Linked by Thom Holwerda on Wed 19th Sep 2012 13:19 UTC
PDAs, Cellphones, Wireless "Stephen Elop only has a few months to show he can turn Nokia around if he is to survive but the new smartphone is unlikely to woo customers back from Apple and Samsung. Investors and analysts say the chief executive has until early 2013 to prove he made the right choice by partnering with Microsoft Windows or his future at the loss-making company will be called into question." Well, I'll be doing my part. I'm buying a 920.
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Nokia hardware
by WereCatf on Wed 19th Sep 2012 18:18 UTC
WereCatf
Member since:
2006-02-15

I've always liked Nokia hardware: they're sturdy, Nokia has never been afraid of trying new features, they were not afraid of trying new looks and so on. I had for example the Nokia 5510 ( http://nokiamuseum.com/view.php?model=5510 ) at one time and I was actually pretty happy with it even though it was perhaps a little unwieldy; it was a fresh, new take on things, with a unique look and while the features included could have been better atleast there was effort there to try to rethink what and how one can do with a phone and how to fit it into our daily lives. The N-Gage tried to improve on the 5510 and to compete with the PSP, but it was never terribly successful. Nevertheless, it was another attempt at trying to stir things up. Or how about the Nokia Communicator - line of phones? Those were totally badass, both in features and as plain status symbols back in the day. Of course the more recent examples of daring to step out of the line are the N900 and N9, both of which are quite unique beasts even as of right now.

With the move to Windows Phone Microsoft is saying what features must be there and what mustn't, and they're saying quite a lot about the looks, too, something that I view as a very sad development. It kills all the attempts at innovation, it ruins the creativity, and while it may provide for a more stable and predictable income for the company it also ruins the chances of coming up with something completely new that could become a useless money sink or a veritable cash cow of the decade. Sure, I love the looks of the new Lumia-phones, but the company has become boring, predictable and eschewed its previous individuality.

Reply Score: 4

RE: Nokia hardware
by moondevil on Wed 19th Sep 2012 19:49 in reply to "Nokia hardware"
moondevil Member since:
2005-07-08

As a former Nokia employee I have seen this happening live, at least until they disbanded our development site.

At least I did travel a few times to Helsinkia/Espoo.

Reply Parent Score: 2

RE: Nokia hardware
by joekiser on Wed 19th Sep 2012 21:47 in reply to "Nokia hardware"
joekiser Member since:
2005-06-30

I've always liked Nokia hardware: they're sturdy, Nokia has never been afraid of trying new features, they were not afraid of trying new looks and so on.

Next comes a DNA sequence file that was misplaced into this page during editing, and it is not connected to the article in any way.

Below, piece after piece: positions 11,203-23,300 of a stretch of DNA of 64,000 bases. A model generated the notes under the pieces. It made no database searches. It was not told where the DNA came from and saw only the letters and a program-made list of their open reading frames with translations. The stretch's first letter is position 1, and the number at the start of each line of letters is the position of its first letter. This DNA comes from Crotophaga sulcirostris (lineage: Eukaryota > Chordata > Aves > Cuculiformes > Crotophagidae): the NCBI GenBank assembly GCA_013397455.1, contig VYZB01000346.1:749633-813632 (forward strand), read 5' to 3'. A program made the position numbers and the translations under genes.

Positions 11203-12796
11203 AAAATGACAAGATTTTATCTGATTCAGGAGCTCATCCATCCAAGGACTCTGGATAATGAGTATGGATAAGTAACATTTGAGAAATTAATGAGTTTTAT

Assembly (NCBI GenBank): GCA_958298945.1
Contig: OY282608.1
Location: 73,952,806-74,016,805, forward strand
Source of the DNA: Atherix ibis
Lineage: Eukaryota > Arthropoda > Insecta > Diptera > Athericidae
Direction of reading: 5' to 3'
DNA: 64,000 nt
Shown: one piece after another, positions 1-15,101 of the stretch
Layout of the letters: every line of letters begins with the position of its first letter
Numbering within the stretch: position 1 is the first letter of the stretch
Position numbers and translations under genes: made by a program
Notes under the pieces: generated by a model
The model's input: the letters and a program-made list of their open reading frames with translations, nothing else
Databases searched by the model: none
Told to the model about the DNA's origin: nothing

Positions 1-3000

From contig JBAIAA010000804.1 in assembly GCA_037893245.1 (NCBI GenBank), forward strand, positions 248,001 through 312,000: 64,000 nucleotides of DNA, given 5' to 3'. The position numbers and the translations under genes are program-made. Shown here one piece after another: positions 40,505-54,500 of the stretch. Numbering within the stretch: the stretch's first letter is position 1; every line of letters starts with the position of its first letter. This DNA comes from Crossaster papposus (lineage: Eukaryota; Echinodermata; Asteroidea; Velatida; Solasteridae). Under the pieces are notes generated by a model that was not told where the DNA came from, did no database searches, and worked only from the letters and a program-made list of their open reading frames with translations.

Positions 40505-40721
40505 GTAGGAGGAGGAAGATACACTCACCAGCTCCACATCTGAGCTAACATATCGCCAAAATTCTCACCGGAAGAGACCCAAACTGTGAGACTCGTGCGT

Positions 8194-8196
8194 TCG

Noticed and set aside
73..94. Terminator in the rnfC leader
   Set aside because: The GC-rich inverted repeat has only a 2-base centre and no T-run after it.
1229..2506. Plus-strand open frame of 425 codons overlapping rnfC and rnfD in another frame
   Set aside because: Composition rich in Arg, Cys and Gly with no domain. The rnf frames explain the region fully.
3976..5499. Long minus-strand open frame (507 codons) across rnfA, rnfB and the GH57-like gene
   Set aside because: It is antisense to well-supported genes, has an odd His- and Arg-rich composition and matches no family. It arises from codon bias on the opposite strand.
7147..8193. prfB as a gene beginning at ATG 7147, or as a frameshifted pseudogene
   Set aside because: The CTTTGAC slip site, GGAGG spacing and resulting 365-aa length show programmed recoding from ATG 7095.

Agreed on this point. I would say that one of their core competencies is well-designed hardware. The decision to go Windows Phone was a way to outsource software development to a reputable company (and therefore allowing them to exit the smartphone OS business), while also allowing them to leverage their core competency (hardware) through product differentiation. Had they simply become another Android manufacturer, they would have opened themselves up to litigation (the Oracle case was still going on) and would have had little to offer that Samsung/HTC/Motorola aren't already doing. Windows Phone is a cost-cutting decision that is also future-proof in terms of possible litigation and there is certainly a void to fill in enterprise IT when BlackBerry goes under.

As for myself, I'm still an S40 (or whatever it's called these days) user. I'll probably get an Asha 311 later on this year. For a company that had so many problems modernizing Symbian (both stylistically and with touch responsiveness), they sure are doing a great job expanding the capabilities of their entry-level phones.

Reply Parent Score: 5

RE: Nokia hardware
by bitwelder on Thu 20th Sep 2012 06:39 in reply to "Nokia hardware"
bitwelder Member since:
2010-04-27

I've always liked Nokia hardware: they're sturdy, Nokia has never been afraid of trying new features, they were not afraid of trying new looks and so on.
...
With the move to Windows Phone Microsoft is saying what features must be there and what mustn't, and they're saying quite a lot about the looks, too, something that I view as a very sad development.

And still, the Lumia 920 got more praises for their hardware specs (wireless charger, camera, screen/glass, unibody build, etc.) which have been developed in-house than for the WP8 that is running on.

Reply Parent Score: 4

RE[2]: Nokia hardware
by cdude on Thu 20th Sep 2012 11:14 in reply to "RE: Nokia hardware"
cdude Member since:
2008-09-21

Cause all the WP8 devices out there including Samsung and HTC are the same on the software-front thanks to Microsoft's customization-limitations. The only thing that is different are the hardware-specs and as such anyone focus on them. For the software you just write a generic Windows article what Microsoft offers and attach the info that Samsung, HTC, Nokia and others ship that.

Edited 2012-09-20 11:16 UTC

Reply Parent Score: 1